The U.S. Department of Labor’s (DOL) Wage and Hour Division was hard at work in the closing days of 2020, endorsing the use of electronic posting of required notices and telemedicine visits under the Family and Medical Leave Act. The new DOL bulletins recognize the challenges posed by COVID-19 and employers’ increased reliance on technology in remote work environments.
Electronic Notice Posting Permitted
With the rise of remote work during the COVID-19 pandemic, many employers have opted to use email or company web platforms to provide required notices of employee statutory rights. In most cases, this practice, while practical and designed to provide employees with actual notice of their rights, did not have specific endorsement by the DOL. In a Field Assistance Bulletin issued December 29, 2020, the DOL confirmed that electronic notice will satisfy the notice requirements under the following federal laws:
The DOL advises that when an employer chooses to use electronic means to satisfy workplace posting requirements, such as on an intranet site, internet website, or shared network, the electronic notice must be as effective as a hard copy posting. The DOL will not consider electronic posting on a website or intranet to be effective if the employer does not customarily post notices to employees electronically. Additionally, employees must know where and how to access the required postings electronically, or the DOL will not consider the employer to have complied with the posting requirement.
Relying exclusively on electronic posting is permissible only where the entire workforce works remotely. Where some employees work onsite, physical posting is still required. For the FMLA and EPPA which require that notices be viewable by applicants, electronic-only posting is permissible only if the hiring process itself is conducted electronically and applicants have ready access to the required posting.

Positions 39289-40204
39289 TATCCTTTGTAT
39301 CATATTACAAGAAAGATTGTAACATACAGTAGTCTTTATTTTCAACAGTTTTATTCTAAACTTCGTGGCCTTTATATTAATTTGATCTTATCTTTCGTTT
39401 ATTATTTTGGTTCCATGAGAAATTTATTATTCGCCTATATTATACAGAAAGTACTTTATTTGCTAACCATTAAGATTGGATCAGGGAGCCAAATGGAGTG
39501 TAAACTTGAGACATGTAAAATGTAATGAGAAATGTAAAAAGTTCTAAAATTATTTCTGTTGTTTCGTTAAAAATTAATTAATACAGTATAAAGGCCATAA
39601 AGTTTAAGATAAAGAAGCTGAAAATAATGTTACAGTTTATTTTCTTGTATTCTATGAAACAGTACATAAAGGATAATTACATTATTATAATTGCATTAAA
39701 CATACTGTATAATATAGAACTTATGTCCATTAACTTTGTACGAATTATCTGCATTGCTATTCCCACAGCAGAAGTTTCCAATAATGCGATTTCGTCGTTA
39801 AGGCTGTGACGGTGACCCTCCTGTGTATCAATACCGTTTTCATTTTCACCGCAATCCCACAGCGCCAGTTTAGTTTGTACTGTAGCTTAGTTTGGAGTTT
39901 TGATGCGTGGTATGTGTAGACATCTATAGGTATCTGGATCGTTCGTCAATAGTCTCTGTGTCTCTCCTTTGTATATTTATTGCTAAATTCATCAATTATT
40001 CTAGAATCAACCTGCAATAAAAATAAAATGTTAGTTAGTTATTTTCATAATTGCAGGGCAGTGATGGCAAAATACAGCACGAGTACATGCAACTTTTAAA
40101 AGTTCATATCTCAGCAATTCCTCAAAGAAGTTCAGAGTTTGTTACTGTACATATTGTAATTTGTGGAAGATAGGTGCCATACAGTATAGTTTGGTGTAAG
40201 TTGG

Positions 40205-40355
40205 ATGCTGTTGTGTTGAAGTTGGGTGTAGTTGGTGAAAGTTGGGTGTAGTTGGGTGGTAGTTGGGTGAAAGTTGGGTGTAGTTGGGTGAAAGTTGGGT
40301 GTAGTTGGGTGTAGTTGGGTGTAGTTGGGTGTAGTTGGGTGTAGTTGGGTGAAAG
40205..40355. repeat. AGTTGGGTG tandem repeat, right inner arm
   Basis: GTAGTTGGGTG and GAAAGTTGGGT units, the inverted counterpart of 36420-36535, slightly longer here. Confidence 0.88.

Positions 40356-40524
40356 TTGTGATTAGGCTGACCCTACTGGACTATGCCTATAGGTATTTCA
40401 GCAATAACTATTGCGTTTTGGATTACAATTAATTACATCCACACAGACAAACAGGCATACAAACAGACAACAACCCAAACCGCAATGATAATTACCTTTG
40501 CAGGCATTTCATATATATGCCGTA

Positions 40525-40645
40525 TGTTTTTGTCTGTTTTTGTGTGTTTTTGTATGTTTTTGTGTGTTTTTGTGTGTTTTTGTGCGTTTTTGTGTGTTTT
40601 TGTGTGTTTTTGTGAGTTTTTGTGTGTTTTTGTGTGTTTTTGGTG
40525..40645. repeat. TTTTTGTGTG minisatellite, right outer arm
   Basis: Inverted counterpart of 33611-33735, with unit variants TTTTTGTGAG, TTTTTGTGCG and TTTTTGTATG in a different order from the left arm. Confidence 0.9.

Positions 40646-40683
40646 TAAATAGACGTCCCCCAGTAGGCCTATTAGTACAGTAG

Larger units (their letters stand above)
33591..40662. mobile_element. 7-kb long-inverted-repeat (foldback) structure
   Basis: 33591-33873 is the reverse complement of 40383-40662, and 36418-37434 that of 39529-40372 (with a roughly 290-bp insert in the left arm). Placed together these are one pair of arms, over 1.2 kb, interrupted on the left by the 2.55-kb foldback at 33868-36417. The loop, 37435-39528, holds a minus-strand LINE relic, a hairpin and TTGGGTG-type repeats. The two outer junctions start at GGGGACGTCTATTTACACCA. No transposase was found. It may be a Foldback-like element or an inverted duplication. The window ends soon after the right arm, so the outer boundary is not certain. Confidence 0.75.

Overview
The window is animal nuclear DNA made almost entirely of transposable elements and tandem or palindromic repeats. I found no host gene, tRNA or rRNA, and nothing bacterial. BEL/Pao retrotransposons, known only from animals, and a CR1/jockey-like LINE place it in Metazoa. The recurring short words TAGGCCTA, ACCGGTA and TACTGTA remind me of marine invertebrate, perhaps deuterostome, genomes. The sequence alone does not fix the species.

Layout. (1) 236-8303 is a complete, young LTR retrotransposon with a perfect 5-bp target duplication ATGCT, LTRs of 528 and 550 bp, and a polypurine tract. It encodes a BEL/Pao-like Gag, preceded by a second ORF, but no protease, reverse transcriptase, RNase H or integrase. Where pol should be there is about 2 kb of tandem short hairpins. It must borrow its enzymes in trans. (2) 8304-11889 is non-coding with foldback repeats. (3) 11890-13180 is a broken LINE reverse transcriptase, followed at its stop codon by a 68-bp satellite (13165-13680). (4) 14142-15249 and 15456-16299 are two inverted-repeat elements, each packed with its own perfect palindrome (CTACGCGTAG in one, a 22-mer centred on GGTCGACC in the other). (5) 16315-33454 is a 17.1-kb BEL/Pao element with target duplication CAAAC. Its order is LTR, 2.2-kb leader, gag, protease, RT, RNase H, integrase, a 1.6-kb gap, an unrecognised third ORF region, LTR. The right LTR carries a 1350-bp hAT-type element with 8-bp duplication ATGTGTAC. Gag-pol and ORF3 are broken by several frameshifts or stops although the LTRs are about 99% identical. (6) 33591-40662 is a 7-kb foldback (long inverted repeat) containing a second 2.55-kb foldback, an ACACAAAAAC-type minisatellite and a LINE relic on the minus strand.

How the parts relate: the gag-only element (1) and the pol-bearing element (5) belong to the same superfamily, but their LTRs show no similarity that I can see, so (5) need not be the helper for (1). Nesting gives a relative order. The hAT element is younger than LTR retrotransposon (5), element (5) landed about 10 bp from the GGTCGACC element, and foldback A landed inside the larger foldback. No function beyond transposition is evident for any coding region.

Employers should note that the DOL electronic posting guidance applies only to the statutes specified above. It does not authorize electronic posting under employment statutes enforced by other federal agencies such as the EEOC or state law.
Telemedicine Visits Satisfy FMLA’s Requirement of “In-Person” Visit to a Health Care Provider”
In a second Field Assistance Bulletin issued on December 29, the DOL clarified that a telemedicine visit with a health care provider can qualify as an “in-person visit” with a health care provider to satisfy the requirement that an employee be receiving continuing treatment. This guidance expands upon FAQ’s issued by the DOL in July, 2020 in response to COVID-19 which stated that telemedicine visits would be considered in-person visits until December 31, 2020.
Under the FMLA, a “serious health condition” is a medical condition that involves either: (1) “inpatient care” such as an overnight stay in a hospital, or (2) “continuing treatment by a health care provider.” Under FMLA regulations, continuing treatment by a health care provider “means an in-person visit to a health care provider” that involves examination, evaluation, or specific treatment. It does not include a phone call, letter, email, or text message.
Accordingly, to be considered an “in-person” visit, the telemedicine visit must include:
The DOL guidance reiterates that “[c]ommunication methods that do not meet these criteria (e.g., a simple telephone call, letter, email, or text message) are insufficient, by themselves, to satisfy the regulatory requirement of an ‘in-person’ visit”.